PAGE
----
simple natural living on a budget
simple natural living on a budget
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11 Beginner Canning Mistakes and How to Avoid Them

Some beginner canning mistakes can leave you with wasted food and a huge mess to clean, while others are down right deadly. From broken jars, to poor seals, to botulism. Check out this list so you don’t make one of these costly mistakes.

11 Common Beginner Canning Mistakes & How to Avoid Them

There a few seriously dangerous beginner canning mistakes to watch out for:

If you make any of these mistakes, you could be risking your health. Botulism is colorless, odorless and tasteless. So while the jars are sealed and everything looks/smells/tastes fine, it’s not. Someone could end up very sick. So don’t make one of these potentially deadly beginner canning mistakes!

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1. Canning Low Acid Foods in a Water Bath Canner

This common beginner canning mistake is a dangerous one. If you make this mistake, you run the risk of botulism.

Low acid foods like meat, seafood, most vegetables, and soups must be canned in a pressure canner. A water bath canner doesn’t reach high enough temperatures to kill off all the organisms that could potentially make you sick.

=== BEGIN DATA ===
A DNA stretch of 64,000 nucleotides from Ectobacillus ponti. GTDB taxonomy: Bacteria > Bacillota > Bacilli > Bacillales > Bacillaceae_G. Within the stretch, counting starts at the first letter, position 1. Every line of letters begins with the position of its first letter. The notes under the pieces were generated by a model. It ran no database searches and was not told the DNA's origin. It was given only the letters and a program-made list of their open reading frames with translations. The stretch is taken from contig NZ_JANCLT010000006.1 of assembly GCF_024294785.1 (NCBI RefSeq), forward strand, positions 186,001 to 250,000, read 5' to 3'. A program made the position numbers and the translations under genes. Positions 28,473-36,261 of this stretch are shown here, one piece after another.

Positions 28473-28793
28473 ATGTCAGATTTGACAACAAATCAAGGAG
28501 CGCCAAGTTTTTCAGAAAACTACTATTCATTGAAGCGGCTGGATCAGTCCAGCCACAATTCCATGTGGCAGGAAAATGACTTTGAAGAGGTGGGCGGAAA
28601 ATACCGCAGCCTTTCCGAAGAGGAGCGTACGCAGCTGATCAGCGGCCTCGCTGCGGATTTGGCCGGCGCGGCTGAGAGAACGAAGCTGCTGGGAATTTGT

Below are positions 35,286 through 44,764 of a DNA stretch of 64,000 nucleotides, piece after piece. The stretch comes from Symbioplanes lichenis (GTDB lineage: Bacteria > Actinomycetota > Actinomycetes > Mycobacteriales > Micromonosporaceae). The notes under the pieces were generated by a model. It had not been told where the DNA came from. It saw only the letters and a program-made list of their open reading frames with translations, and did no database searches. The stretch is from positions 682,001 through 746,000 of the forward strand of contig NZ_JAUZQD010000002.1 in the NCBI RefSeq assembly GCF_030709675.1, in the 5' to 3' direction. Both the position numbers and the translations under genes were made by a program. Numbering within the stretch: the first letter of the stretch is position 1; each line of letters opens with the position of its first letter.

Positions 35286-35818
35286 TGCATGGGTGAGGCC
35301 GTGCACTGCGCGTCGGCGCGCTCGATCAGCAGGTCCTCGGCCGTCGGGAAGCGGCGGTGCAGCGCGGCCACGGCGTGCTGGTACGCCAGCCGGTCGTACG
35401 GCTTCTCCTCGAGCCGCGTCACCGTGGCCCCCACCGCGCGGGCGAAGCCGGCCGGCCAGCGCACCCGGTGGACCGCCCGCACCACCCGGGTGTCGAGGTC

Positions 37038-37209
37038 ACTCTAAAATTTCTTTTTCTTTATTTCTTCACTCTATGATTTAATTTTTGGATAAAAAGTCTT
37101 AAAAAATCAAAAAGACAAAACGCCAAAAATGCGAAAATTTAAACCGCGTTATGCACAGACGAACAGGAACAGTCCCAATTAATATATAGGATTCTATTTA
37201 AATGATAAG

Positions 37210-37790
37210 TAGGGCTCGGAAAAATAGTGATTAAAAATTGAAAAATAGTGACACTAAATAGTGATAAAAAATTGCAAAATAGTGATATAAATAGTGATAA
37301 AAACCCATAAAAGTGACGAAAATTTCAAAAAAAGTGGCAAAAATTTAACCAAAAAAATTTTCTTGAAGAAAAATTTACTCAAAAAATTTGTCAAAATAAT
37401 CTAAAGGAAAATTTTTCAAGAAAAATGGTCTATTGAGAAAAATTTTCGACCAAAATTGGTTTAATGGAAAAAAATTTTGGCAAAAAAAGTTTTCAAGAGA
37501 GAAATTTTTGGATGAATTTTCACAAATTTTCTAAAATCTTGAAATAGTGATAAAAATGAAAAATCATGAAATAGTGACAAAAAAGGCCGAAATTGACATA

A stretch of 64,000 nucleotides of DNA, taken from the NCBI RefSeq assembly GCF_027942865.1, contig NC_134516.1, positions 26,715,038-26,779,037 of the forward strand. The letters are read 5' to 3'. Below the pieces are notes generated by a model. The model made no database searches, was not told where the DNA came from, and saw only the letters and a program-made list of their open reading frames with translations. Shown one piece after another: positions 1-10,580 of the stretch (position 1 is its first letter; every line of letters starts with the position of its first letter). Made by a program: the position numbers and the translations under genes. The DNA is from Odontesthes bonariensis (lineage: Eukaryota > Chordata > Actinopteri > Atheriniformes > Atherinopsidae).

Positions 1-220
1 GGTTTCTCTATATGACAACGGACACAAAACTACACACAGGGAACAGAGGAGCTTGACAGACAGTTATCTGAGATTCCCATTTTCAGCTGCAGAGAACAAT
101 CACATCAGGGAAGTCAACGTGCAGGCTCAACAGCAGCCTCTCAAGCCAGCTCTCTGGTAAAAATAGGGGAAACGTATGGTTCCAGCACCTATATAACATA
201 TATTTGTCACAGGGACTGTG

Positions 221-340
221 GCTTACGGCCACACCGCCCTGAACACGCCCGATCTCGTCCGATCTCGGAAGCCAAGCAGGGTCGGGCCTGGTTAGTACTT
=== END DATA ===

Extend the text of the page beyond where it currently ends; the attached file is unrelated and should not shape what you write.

The pH is too high to kill the organisms that cause botulism. Pressure canners reach much higher temperatures than a water bath canner will, effectively killing . Pressure canning is the only safe way to kill botulism in low acid foods.

Water bath canning works to preserve high-acid foods like most fruits, tomatoes, pickles, jams or jellies, and salsa. Anything with a pH under 4.6 is considered high acid for canning.

High acid foods are too acidic for botulism to grow, so the water bath canner reaches temperatures high enough to kill any other organisms that can make you sick. As long as you follow a tested recipe of course! Bringing me to my next point…

2. Not Following a Tested and Proven Recipe

Creating your own recipes or altering others is another dangerous mistake.